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The Whirlwind Begins

Wat Chedi Luang, one of the billions of Buddhist temples in Chiang Mai.

Wat Chedi Luang, one of the billions of Buddhist temples in Chiang Mai.

After a whirlwind two days, I’m finally (relatively) settled in Chiang Mai, Thailand. I arrived in Bangkok late Wednesday, where Matt of Nomadic Matt fame was gracious enough to lend me his floor for the night. I spent half of Thursday running around town making arrangements for the rest of the trip. The dizzying rush of finding last-minute bus rides and plane tickets taught me a few things.

First of all, in a place like Thailand where the tourists flock, there is always a bus ticket. Even though I was looking for an overnight ticket for Christmas night — the start of Thailand’s true peak tourist season with foreigners and Thai nationals all on vacation — I found one within minutes of talking to a travel agent. That leads me to my next point.

Travel agents, no matter how friendly and well-traveled they are, are not your friends. The travel agent’s affable nature combined with my lack of preparation for this trip to sucker me into an overpriced tour package that seemed to be a good deal. I should’ve followed my first instincts and booked everything one step at a time. In Bangkok, I should’ve booked how to get to Chiang Mai, where I would find my accomodations and things to do.

Now I’m in a relatively nice hostel called Backpackers’ Meeting Place Resident, but it’s a little more expensive than I would’ve like to have paid. Also, the bus ticket to Chiang Mai was probably a little more expensive than I should’ve paid for it. It’s also outside the city center, but it is close to an open food market, which is wonderful given my affinity for street food. Through this same tour, I’m going on a two-day trek through some jungle tomorrow complete with elephants, huts, and bamboo rafting. Should be interesting.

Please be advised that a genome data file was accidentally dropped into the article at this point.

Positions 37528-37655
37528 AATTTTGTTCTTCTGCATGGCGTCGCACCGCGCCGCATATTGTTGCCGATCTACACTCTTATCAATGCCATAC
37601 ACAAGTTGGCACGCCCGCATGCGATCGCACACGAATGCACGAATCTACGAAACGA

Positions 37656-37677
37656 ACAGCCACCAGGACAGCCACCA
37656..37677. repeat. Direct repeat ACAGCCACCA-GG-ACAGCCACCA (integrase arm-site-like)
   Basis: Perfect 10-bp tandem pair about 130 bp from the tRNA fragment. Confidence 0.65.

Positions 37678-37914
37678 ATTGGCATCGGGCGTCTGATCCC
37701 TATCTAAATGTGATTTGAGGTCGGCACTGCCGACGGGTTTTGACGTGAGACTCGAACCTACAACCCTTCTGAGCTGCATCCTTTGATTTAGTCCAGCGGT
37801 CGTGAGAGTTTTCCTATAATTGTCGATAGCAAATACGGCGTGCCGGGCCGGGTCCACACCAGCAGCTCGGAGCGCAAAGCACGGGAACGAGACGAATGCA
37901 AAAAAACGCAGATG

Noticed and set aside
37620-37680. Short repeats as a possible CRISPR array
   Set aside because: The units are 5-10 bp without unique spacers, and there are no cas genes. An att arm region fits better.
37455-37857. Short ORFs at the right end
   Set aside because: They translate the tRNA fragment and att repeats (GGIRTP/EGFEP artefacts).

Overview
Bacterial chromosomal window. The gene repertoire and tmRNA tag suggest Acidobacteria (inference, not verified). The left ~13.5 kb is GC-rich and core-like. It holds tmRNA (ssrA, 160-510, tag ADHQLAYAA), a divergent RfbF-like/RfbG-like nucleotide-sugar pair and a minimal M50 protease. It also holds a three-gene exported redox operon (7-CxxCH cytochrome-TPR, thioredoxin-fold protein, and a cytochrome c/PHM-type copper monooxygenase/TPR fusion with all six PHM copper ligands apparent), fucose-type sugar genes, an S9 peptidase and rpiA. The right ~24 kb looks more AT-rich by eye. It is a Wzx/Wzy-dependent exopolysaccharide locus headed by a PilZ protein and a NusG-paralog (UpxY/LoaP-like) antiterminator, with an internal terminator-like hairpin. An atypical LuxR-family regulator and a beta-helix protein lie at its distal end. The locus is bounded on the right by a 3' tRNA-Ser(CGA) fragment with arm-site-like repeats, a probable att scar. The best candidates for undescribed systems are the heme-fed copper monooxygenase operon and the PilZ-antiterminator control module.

At least when I screw up in Thailand, it only means an extra six or seven dollars a night, which won’t kill me. Six or seven dollars, however, goes a long ways in Thailand. For example, six dollars stuffs me with street food for three meals, so losing such a big part of my budget to something so stupid is rather annoying. I’ve learned my lesson for my trip to Vietnam in January.

At least now I have everything set and I only have to worry about getting from scheduled Point A to scheduled Point B. The rest of the itinerary looks like this: Chiang Mai for three more days, then bus to Bangkok where I catch a flight to the islands around Koh Samui for New Year’s, then back to actually explore Bangkok for a few days.

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It’s not what you know but who you know

After arriving in Korea with an E-2 visa (one designated specially for English teachers), it’s necessary to get an Alien Registration Card (ARC). The ARC is more or less my ID as a temporary resident in Korea and is necessary for things such as opening a bank account (which I actually did without an ARC thanks to the Seoul Metropolitan Office of Education‘s sponsoring us at orientation) and acquiring a cell phone (which I actually did without an ARC thanks to the shadiness of Itaewon).

The process is somewhat tedious, but I finally got my ARC this week with the help of my Korean co-teachers. Here are the steps to apply for a Korean alien registration card:

  1. Get two passport-sized photos of yourself.
  2. Get a medical check at one of the public hospitals in Seoul. You’ll need one of your photos for this.
  3. Pick up medical check a few days later.